Pope Francis’ much anticipated encyclical about climate change will make a major impact throughout the Roman Catholic Church and beyond, propelled by the severity of the issue and the pope’s personal popularity, say religious and environmental leaders in Connecticut.
According to Mary Evelyn Tucker, who teaches in Yale’s schools of Forestry and Environmental Studies, Divinity and Law, “This is the most important thing that will happen in our lifetime on the environment.” Tucker, a Catholic, coordinates the Forum on Religion and Ecology at Yale with her husband, John Grim.
“It’s important because this is the moment when the moral and ethical issues of the environmental movement will be visible” and taken seriously in a religious sense, Tucker said. “Science and policy are necessary but not sufficient to solve these problems” of climate change and the related issues of sustainable development and environmental justice, she said.
“We need to see these issues as moral,” she said; global warming threatens God’s creation, which is sacred.
“The pope’s encyclical puts this on another level of moral import,” Tucker said.
Release of the encyclical is the first of three events anticipated by environmentalists in and outside the churches. Next will be the pope’s speech at the United Nations in September. Then, on Nov. 30, the 12-day-long U.N. Climate Change Conference, known as COP-21, will open in Paris, involving almost 200 nations.
The Rev. James Manship, pastor of St. Rose of Lima Church in New Haven, said his mostly Latino congregation knows well how pollution and climate change affects their families in nations such as Guatemala and Ecuador, where Chinese mineral mining creates poisonous runoff into drinking water.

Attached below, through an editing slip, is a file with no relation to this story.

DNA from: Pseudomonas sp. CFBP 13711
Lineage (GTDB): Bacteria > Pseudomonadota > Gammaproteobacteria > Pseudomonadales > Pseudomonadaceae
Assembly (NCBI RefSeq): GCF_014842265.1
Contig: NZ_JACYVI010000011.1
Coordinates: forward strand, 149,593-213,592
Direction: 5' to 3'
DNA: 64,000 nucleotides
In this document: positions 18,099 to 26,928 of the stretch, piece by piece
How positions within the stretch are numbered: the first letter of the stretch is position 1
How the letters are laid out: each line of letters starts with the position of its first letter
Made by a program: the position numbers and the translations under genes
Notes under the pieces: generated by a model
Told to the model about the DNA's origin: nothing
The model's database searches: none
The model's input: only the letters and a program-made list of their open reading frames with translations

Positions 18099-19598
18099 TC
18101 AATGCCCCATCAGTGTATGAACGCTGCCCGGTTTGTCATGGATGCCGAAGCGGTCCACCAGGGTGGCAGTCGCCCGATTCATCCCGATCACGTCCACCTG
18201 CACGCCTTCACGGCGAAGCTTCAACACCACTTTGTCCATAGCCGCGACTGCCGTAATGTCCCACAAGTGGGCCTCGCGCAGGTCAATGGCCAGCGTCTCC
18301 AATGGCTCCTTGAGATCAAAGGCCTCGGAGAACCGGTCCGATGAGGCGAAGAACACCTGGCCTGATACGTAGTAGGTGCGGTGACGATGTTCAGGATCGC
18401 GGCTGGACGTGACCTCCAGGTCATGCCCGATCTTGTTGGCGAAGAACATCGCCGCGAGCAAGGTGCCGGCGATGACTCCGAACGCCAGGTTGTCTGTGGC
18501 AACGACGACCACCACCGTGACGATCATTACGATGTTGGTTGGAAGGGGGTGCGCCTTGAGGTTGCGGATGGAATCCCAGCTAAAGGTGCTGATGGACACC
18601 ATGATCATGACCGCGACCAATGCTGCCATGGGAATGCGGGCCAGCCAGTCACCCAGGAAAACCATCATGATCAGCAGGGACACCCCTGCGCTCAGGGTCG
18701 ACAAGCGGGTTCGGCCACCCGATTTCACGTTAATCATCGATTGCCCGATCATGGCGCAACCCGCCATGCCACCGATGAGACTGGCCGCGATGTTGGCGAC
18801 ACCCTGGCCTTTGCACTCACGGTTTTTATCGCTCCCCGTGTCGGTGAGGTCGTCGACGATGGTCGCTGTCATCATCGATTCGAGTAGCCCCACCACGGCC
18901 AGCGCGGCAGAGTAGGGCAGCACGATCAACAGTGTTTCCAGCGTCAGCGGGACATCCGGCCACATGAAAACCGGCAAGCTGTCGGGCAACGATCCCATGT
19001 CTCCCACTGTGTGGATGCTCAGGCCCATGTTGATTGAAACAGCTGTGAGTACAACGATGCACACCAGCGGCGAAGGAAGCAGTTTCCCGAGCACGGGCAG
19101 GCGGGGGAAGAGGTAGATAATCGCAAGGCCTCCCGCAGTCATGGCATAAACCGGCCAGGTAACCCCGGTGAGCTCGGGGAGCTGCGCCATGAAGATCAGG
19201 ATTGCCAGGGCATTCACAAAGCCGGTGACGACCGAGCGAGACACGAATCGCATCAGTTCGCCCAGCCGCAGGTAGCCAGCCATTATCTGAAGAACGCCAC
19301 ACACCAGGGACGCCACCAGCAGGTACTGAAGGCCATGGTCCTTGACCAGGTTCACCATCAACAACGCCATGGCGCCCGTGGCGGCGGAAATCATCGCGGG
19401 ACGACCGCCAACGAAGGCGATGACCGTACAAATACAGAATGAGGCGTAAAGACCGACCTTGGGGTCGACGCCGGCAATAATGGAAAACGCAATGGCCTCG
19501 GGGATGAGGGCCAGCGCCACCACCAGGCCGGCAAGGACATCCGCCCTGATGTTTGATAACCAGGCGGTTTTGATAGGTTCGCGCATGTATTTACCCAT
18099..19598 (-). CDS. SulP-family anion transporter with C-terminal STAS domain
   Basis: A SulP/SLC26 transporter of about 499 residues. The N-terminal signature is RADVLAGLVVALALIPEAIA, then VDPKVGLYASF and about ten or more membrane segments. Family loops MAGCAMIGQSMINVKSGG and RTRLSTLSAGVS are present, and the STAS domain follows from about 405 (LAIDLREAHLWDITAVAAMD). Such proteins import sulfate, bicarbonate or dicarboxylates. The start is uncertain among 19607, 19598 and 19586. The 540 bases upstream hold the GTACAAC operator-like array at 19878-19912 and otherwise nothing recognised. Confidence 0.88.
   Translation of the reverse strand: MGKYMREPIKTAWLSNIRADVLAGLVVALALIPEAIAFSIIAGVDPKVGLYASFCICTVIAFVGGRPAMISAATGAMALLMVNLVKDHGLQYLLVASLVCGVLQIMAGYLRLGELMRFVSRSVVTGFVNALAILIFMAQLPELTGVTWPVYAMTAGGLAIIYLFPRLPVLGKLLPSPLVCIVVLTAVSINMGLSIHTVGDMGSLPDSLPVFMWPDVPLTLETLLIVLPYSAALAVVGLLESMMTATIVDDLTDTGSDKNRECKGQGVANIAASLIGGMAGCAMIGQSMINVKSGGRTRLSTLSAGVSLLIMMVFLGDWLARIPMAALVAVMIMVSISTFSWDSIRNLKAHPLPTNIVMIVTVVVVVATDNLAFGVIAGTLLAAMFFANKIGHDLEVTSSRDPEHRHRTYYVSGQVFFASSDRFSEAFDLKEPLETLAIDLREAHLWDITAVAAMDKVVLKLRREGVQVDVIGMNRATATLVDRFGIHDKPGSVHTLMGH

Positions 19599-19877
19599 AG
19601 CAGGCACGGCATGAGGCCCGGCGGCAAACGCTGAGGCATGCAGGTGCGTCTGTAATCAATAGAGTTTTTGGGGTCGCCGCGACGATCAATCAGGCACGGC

“I think there’s going to be a little bit for everybody in this encyclical,” Manship said. “Climate affects everybody and I think it’s going to affect a lot of folks and their family members back home.”
Manship said Pope Francis, who is from Argentina, is listened to closely by his Hispanic parishioners. “Anything that the pope has been saying, he’s really been getting us in the church to think in a much clearer … way about living out our faith.”
Teresa Berger, professor of Catholic theology and liturgical studies at Yale Divinity School, said the world is in an “ecological crisis” and that the pope’s message, expected in June or July, will offer “some guideposts and challenges in terms of how to respond to this crisis.”
While no one knows exactly what the encyclical will say, Berger said “there are some informed guesses to be made because some of the people with whom he has been in conversation on the subject have spoken about the overarching themes.” She said Francis’ message is likely to be directed at both developed and developing nations and will address “the tension between legitimate desires for better standards of living and the issue of sustainability.”
She said three things are coming together: “a charismatic pope … with a huge appeal, an environmental crisis that demands everybody’s attention” and “the fact that he is taking charge … at a time when other institutions are grappling with this important issue.”
However in a church of 1.2 billion followers, there are those “who are a bit worried about the position the pope will take,” Berger said. “Not everybody … is enthusiastic about this.”
This month, Cardinal Pietro Parolin, the Vatican secretary of state, called for a development model that combines economic growth with low-carbon, energy-efficient technology, according to The Associated Press.
“When the future of the planet is at stake, there are no political frontiers, barriers or walls behind which we can hide to protect ourselves from the effects of environmental and social degradation,” Parolin said at a conference of business and church leaders. “There is no room for the globalization of indifference, the economy of exclusion or the throwaway culture so often denounced by Pope Francis.”